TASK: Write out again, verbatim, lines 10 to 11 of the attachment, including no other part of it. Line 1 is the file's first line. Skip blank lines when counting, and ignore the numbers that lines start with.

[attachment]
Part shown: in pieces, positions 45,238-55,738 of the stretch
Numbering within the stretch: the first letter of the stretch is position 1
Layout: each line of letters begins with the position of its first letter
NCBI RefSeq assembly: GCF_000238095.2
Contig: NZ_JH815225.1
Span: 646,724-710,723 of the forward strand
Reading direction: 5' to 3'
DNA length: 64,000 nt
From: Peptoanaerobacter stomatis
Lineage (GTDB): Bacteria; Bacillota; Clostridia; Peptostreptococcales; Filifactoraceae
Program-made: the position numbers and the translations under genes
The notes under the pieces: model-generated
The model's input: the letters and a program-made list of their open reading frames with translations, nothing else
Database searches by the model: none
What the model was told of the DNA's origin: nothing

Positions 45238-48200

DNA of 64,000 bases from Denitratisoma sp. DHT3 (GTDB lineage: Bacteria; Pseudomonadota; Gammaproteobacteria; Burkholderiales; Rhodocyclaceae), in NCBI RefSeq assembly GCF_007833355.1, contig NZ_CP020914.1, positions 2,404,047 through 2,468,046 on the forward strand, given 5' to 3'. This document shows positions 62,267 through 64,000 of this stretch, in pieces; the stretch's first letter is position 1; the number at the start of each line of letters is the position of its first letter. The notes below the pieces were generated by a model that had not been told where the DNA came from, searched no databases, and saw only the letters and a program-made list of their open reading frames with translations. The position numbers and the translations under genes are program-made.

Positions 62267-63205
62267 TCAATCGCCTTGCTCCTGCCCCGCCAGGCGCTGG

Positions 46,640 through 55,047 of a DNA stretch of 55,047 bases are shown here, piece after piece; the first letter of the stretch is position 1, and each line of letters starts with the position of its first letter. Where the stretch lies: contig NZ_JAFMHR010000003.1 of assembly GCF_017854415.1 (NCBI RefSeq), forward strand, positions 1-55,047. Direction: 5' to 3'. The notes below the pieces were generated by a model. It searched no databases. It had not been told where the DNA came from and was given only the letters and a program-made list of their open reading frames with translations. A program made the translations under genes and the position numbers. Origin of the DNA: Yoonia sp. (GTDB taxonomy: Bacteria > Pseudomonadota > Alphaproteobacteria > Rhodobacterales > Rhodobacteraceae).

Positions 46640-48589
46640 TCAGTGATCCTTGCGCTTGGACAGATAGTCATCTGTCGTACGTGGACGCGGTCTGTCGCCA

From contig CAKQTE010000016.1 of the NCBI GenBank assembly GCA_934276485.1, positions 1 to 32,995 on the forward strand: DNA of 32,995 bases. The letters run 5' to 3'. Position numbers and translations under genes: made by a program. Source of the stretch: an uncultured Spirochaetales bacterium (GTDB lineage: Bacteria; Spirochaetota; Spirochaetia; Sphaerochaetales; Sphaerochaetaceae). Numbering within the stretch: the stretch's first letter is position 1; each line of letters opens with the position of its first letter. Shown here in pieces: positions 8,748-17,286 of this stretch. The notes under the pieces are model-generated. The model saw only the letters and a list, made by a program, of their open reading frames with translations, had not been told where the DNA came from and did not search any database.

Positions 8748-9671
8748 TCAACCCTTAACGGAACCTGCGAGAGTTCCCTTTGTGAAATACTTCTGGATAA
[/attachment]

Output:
Lineage (GTDB): Bacteria; Bacillota; Clostridia; Peptostreptococcales; Filifactoraceae
Program-made: the position numbers and the translations under genes